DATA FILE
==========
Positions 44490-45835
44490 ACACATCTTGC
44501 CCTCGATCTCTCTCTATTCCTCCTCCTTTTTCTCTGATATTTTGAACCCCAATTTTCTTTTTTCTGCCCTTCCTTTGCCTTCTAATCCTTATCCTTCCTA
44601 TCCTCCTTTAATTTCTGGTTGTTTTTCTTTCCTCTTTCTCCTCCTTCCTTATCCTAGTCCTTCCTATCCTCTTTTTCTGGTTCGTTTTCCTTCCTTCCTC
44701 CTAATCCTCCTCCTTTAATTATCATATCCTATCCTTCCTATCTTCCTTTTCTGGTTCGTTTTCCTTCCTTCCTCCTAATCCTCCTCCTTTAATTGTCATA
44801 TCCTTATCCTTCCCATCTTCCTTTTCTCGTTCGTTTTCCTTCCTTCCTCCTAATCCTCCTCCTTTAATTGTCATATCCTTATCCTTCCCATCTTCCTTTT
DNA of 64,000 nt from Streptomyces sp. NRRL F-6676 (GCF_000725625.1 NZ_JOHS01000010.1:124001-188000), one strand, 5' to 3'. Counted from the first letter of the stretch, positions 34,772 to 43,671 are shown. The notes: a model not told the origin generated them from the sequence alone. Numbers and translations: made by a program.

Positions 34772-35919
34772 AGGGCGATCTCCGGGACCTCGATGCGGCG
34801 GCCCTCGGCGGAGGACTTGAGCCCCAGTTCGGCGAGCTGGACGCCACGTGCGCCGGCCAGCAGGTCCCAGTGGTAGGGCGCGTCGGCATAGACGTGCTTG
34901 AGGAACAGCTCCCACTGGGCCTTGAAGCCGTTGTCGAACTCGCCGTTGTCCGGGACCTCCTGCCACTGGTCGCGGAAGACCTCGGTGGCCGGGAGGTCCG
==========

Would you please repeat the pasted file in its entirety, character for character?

Positions 44490-45835
44490 ACACATCTTGC
44501 CCTCGATCTCTCTCTATTCCTCCTCCTTTTTCTCTGATATTTTGAACCCCAATTTTCTTTTTTCTGCCCTTCCTTTGCCTTCTAATCCTTATCCTTCCTA
44601 TCCTCCTTTAATTTCTGGTTGTTTTTCTTTCCTCTTTCTCCTCCTTCCTTATCCTAGTCCTTCCTATCCTCTTTTTCTGGTTCGTTTTCCTTCCTTCCTC
44701 CTAATCCTCCTCCTTTAATTATCATATCCTATCCTTCCTATCTTCCTTTTCTGGTTCGTTTTCCTTCCTTCCTCCTAATCCTCCTCCTTTAATTGTCATA
44801 TCCTTATCCTTCCCATCTTCCTTTTCTCGTTCGTTTTCCTTCCTTCCTCCTAATCCTCCTCCTTTAATTGTCATATCCTTATCCTTCCCATCTTCCTTTT
DNA of 64,000 nt from Streptomyces sp. NRRL F-6676 (GCF_000725625.1 NZ_JOHS01000010.1:124001-188000), one strand, 5' to 3'. Counted from the first letter of the stretch, positions 34,772 to 43,671 are shown. The notes: a model not told the origin generated them from the sequence alone. Numbers and translations: made by a program.

Positions 34772-35919
34772 AGGGCGATCTCCGGGACCTCGATGCGGCG
34801 GCCCTCGGCGGAGGACTTGAGCCCCAGTTCGGCGAGCTGGACGCCACGTGCGCCGGCCAGCAGGTCCCAGTGGTAGGGCGCGTCGGCATAGACGTGCTTG
34901 AGGAACAGCTCCCACTGGGCCTTGAAGCCGTTGTCGAACTCGCCGTTGTCCGGGACCTCCTGCCACTGGTCGCGGAAGACCTCGGTGGCCGGGAGGTCCG